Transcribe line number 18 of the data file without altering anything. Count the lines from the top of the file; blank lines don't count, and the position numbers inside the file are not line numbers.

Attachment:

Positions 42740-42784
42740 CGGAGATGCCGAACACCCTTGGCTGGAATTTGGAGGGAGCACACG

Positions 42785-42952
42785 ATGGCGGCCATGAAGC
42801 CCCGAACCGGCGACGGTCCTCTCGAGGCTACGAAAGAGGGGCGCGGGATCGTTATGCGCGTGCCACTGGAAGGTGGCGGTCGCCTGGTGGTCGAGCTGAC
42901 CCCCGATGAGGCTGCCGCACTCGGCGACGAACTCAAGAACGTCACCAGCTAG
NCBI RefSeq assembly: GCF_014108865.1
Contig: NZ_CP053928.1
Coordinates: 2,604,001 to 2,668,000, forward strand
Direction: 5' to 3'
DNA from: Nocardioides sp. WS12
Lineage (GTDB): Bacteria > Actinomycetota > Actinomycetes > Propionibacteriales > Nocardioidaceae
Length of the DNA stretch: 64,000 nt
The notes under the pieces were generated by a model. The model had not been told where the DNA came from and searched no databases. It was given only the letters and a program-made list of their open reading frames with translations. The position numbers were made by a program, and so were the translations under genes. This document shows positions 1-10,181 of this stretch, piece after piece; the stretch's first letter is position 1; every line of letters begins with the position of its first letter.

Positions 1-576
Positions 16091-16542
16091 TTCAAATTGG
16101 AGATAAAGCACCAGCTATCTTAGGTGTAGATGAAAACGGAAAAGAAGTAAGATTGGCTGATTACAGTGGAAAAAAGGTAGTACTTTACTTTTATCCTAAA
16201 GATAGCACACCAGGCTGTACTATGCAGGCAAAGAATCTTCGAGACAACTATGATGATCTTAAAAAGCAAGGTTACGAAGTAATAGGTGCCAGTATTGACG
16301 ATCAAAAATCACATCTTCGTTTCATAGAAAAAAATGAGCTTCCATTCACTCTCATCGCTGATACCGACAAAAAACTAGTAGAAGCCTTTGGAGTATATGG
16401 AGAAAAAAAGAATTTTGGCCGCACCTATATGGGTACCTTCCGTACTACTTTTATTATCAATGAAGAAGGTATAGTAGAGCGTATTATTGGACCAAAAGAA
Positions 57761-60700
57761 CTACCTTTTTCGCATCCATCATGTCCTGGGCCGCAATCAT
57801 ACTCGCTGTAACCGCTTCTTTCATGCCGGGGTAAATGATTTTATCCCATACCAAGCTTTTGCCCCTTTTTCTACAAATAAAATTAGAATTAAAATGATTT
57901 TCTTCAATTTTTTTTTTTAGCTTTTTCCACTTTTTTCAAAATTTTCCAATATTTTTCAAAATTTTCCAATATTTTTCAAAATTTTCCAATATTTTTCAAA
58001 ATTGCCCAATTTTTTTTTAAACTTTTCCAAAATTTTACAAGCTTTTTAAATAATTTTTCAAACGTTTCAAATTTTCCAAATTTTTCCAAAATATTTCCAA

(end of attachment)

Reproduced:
16101 AGATAAAGCACCAGCTATCTTAGGTGTAGATGAAAACGGAAAAGAAGTAAGATTGGCTGATTACAGTGGAAAAAAGGTAGTACTTTACTTTTATCCTAAA